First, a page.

Why don’t you talk to your fellow parishioners or the priest? I’m sure if you introduced yourself with a smile and asked them if it bothers them they would tell you right away. Especially if your reason is to please God!
one of the parishes in my cluster is the same way … no kneelers in either the main church or in the chapel. I don’t go there normally for morning mass so it isn’t often that I have to stand for the consecration.
I face the same thing, but the crowd is nearly all beyond the age where they could hope to kneel on a hard floor and still have some assurance of getting up off of it later. I might kneel if I were in the back, so they wouldn’t feel they ought to kneel, but as it is I stand and bow where the rubrics indicate. I certainly wouldn’t have anything against anyone who decided to kneel, though, and I’m sure they wouldn’t, either. I still go back and forth myself, on which is the better to do.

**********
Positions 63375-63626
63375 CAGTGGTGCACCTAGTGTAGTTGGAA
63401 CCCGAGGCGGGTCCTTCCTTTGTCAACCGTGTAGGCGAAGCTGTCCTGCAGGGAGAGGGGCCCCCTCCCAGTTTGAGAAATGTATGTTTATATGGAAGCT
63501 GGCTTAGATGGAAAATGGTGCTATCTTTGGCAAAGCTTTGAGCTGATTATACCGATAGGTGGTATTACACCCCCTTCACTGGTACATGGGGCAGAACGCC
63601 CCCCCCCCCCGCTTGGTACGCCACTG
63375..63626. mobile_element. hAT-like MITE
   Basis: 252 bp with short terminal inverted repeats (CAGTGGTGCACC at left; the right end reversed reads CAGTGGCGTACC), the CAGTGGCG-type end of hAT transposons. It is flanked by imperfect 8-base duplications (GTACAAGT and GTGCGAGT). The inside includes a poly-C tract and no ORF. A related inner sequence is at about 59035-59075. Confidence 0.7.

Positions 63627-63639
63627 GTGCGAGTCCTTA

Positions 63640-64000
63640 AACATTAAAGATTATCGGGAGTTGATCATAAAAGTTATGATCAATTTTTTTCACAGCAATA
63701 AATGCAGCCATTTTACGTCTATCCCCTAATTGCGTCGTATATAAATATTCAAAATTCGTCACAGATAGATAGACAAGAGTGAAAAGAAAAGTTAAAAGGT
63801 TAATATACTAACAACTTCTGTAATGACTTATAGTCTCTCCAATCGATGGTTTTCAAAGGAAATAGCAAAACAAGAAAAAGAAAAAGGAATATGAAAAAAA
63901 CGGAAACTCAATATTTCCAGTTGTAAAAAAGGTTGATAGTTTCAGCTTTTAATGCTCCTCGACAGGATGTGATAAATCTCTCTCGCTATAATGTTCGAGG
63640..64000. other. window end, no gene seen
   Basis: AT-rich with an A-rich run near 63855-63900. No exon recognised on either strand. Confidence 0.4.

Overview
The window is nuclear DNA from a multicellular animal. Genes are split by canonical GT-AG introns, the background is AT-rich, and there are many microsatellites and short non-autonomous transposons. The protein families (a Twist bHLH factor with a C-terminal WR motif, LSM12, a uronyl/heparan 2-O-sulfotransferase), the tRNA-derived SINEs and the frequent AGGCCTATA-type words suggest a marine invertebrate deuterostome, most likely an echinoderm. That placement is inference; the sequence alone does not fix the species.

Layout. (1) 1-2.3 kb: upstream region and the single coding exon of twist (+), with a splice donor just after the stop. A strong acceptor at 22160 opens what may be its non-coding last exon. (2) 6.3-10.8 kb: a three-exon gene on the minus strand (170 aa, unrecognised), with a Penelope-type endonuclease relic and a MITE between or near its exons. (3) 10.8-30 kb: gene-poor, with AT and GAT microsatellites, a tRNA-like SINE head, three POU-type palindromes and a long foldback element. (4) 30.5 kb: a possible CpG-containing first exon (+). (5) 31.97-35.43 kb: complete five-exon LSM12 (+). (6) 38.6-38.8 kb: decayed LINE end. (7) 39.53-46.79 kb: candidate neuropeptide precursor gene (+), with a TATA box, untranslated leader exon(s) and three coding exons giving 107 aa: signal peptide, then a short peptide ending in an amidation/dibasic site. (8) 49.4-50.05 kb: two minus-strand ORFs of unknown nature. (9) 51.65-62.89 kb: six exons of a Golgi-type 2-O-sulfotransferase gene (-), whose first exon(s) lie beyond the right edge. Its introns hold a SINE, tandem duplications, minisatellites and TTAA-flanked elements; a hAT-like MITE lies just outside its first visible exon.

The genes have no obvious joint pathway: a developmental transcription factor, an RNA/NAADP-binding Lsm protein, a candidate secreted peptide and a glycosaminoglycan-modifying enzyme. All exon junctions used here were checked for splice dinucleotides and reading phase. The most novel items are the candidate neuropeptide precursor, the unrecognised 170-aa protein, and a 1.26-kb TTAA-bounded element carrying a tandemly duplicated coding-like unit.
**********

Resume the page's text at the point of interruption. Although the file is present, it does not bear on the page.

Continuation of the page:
Some years ago I went to a new church for a daily mass and people stood in front of the altar holding hands during the consecration (they went up there for the Our Father and stayed). I was the only one who remained in the pew kneeling. The next time I was joined by someone else. I attend this church regularly now and nobody does the standing routine anymore. Just FYI.
I kneel when I am able to kneel. I assume anyone who is paying attention to me instead of the action on the altar assumes I cannot kneel. That is what I would assume if I observed anyone else standing or sitting during the consecration, should my attention wander momentarily. Otherwise, I. don’t. care. unless it concerns children for whom I have a catechetical responsibility.
The SSPX church near where I used to live that did not have pads on the kneelers; they were just regular wood. Some of the older people brought those little pads that people kneel on in their gardens. Seemed to do the trick.